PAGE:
November 25, 2022

Why Am I a Hindu

Why am I a Hindu is written by Shashi Tharoor in which he write about the history of Hinduism and dispel many of the misconceptions of the Hinduism faith.

At the same time, as a Hindu, I appreciate the fact that Hinduism professes no false certitudes. Its capacity to express wonder at Creation and simultaneously scepticism about the omniscience of the Creator are unique to Hinduism. Both are captured beautifully in this verse from the 3,500-year-old Rig Veda, the Nasadiya Sukta or Creation Hymn:

Then there was neither non-existence nor existence, Then there was neither space, nor the sky beyond. What covered it? Where was it? What sheltered it? Was there water, in depths unfathomed?

Then there was neither death nor immortality Nor was there then the division between night and day. That One breathed, breathlessly and self-sustaining. There was that One then, and there was no other.

In the beginning there was only darkness, veiled in darkness, In profound darkness, a water without light. All that existed then was void and formless. That One arose at last, born of the power of heat.

In the beginning arose desire, That primal seed, born of the mind. The sages who searched their hearts with wisdom, Discovered the link of the existent to the non-existent.

And they stretched their cord of vision across the void, What was above? What was below? Then seeds were sown and mighty power arose, Below was strength, Above was impulse.

Who really knows? And who can say? Whence did it all come? And how did creation happen? The gods themselves are later than creation, So who knows truly whence this great creation sprang?

Who knows whence this creation had its origin? He, whether He fashioned it or whether He did not, He, who surveys it all from the highest heaven, He knows —or maybe even He does not know.

— Rig Veda, X.1291

‘Maybe even He does not know!’ I love a faith that raises such a fundamental question about no less a Supreme Being than the Creator of the Universe Himself. Maybe He does not know, indeed. Who are we mere mortals to claim a knowledge of which even He cannot be certain?

Some speak simplistically of the holy trinity of Brahma, Vishnu and Shiva as three separate gods, but all three are in fact three sides of one complex being: aspects of the uttama purusha, the perfect personality. There is a God who created the gods (and the demons): Prajapati, Lord of all Creatures. There are multiple further manifestations of the divine in popular Hindu iconography: a myriad of gods and goddesses. This might well have resulted from the Vedic civilisation’s absorption of the tribal and folk deities it found being worshipped in India before its advance through the country; each local manifestation of a god or a goddess was included in the all-embracing Hindu pantheon, so that as Hinduism spread, it accommodated earlier forms of worship rather than overthrowing them. Similarly, many tribes revered animals, but instead of disrespecting them, Hinduism absorbed the non-humans too, by making them the companions or vehicles (vahanas) of the gods. So Vedic gods found themselves riding a lion, mounting a peacock, reclining on a swan, or sitting on a bull. It was part of the agglomerative nature of Hinduism that it neither rejected nor dismissed the faiths it encountered, but sought to bring them into the fold in this way.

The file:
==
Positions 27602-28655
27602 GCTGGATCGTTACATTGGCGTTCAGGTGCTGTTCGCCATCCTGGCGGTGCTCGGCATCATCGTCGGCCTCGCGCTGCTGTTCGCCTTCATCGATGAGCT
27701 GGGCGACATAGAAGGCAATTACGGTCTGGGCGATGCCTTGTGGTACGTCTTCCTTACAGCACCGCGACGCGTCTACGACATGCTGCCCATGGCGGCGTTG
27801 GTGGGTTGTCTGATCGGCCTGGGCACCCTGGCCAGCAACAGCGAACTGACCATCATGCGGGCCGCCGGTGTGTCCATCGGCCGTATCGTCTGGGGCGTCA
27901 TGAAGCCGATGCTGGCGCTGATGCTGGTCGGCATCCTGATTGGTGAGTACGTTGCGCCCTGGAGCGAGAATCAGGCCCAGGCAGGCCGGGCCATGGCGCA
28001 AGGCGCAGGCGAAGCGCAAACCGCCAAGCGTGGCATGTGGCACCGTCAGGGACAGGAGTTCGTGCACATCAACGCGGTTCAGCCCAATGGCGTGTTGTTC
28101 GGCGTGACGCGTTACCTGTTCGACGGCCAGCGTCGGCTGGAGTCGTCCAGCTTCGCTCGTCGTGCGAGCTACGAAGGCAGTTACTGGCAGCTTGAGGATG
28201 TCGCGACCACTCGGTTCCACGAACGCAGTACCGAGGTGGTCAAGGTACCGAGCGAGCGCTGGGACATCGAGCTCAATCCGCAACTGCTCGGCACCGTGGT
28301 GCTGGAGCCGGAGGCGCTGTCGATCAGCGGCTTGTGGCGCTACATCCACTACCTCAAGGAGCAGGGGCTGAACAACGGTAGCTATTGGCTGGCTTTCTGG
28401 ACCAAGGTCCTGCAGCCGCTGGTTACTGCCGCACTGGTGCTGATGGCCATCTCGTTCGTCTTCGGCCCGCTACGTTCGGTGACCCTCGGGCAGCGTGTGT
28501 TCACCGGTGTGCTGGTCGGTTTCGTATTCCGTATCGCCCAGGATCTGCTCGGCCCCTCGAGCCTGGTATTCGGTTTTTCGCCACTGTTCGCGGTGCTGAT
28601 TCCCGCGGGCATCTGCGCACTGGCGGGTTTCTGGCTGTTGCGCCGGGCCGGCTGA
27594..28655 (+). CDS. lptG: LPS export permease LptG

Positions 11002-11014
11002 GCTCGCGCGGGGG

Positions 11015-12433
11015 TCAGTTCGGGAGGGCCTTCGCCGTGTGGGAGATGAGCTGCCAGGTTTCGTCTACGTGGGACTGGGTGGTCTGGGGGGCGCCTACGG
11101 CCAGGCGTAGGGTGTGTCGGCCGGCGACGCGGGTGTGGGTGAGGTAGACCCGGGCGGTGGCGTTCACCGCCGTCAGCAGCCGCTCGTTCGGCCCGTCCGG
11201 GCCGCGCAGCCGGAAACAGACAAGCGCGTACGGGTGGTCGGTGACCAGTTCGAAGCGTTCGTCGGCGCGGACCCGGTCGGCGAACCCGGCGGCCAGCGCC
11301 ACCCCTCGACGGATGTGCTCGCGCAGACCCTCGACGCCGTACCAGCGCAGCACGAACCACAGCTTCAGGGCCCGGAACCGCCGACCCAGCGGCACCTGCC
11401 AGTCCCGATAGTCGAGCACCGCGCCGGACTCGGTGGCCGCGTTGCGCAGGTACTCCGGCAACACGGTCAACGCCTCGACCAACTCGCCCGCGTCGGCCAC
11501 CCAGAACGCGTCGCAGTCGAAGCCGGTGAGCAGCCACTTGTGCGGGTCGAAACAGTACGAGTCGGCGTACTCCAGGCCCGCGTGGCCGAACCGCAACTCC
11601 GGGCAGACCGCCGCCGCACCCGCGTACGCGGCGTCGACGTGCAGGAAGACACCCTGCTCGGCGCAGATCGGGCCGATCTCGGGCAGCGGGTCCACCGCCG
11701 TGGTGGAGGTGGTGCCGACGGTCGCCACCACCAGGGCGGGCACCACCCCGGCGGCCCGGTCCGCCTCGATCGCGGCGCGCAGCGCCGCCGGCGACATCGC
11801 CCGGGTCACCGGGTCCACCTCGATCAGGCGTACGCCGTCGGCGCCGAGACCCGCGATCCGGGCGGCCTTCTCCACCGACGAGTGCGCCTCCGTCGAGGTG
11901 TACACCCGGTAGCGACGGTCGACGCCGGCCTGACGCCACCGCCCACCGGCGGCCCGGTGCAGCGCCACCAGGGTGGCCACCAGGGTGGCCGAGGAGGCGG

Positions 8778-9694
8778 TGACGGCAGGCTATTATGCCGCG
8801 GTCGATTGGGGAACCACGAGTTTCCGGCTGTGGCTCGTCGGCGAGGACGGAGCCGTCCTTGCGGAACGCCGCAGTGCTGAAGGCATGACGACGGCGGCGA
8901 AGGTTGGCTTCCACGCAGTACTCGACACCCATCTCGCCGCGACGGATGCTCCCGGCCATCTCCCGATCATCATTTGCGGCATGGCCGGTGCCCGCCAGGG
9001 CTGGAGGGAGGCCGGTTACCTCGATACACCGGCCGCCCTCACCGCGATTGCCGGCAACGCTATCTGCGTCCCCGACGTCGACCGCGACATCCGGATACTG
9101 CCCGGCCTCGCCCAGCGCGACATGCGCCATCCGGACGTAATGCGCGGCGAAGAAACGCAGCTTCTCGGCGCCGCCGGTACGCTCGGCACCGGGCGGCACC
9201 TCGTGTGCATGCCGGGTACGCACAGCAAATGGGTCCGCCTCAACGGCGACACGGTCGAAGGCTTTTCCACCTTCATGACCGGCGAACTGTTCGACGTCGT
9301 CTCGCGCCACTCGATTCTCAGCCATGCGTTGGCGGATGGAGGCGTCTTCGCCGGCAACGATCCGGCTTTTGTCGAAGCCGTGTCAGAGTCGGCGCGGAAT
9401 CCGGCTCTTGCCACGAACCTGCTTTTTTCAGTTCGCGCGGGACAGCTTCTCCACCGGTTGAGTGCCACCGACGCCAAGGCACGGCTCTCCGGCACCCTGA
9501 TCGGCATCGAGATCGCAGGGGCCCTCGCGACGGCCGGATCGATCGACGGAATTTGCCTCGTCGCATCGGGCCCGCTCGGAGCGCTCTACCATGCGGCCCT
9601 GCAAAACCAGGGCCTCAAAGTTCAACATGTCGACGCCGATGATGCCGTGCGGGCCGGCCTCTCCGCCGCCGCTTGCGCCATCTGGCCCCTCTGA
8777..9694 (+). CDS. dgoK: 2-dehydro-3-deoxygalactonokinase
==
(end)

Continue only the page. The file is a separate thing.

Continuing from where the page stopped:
In his historic speech at Chicago’s Parliament of the World’s Religions on 11 September 1893, Swami Vivekananda spoke of Hinduism as teaching the world not just tolerance but acceptance. The Swami believed that Hinduism, with its openness, its respect for variety, its acceptance of all other faiths, was one religion that should be able to spread its influence without threatening others. At the Chicago Parliament, he articulated the liberal humanism that lies at the heart of his (and my) creed: ‘I am proud to belong to a religion which has taught the world both tolerance and universal acceptance. We believe not only in universal toleration, but we accept all religions as true. He went on to quote a hymn, the Shiva Mahimna Stotram, which he remembered from his formative years at school: ‘As the different streams having their sources in different places all mingle their water in the sea, so, O Lord, the different paths which men take through different tendencies, various though they appear, crooked or straight, all lead to Thee…the wonderful doctrine preached in the [Bhagavad] Gita echoes the same idea, saying: “Whosoever comes to Me, through whatsoever form, I reach him; all men are struggling through paths which in the end lead to me”. This was a profoundly important idea, and central to the philosophy Vivekananda was preaching. Tolerance, after all, implies that you have the truth, but will generously indulge another who does not; you will, in an act of tolerance, allow him the right to be wrong. Acceptance, on the other hand, implies that you have a truth but the other person may also have a truth; that you accept his truth and respect it, while expecting him to respect (and accept) your truth in turn. This practice of acceptance of difference—the idea that other ways of being and believing are equally valid—is central to Hinduism and the basis for India’s democratic culture.

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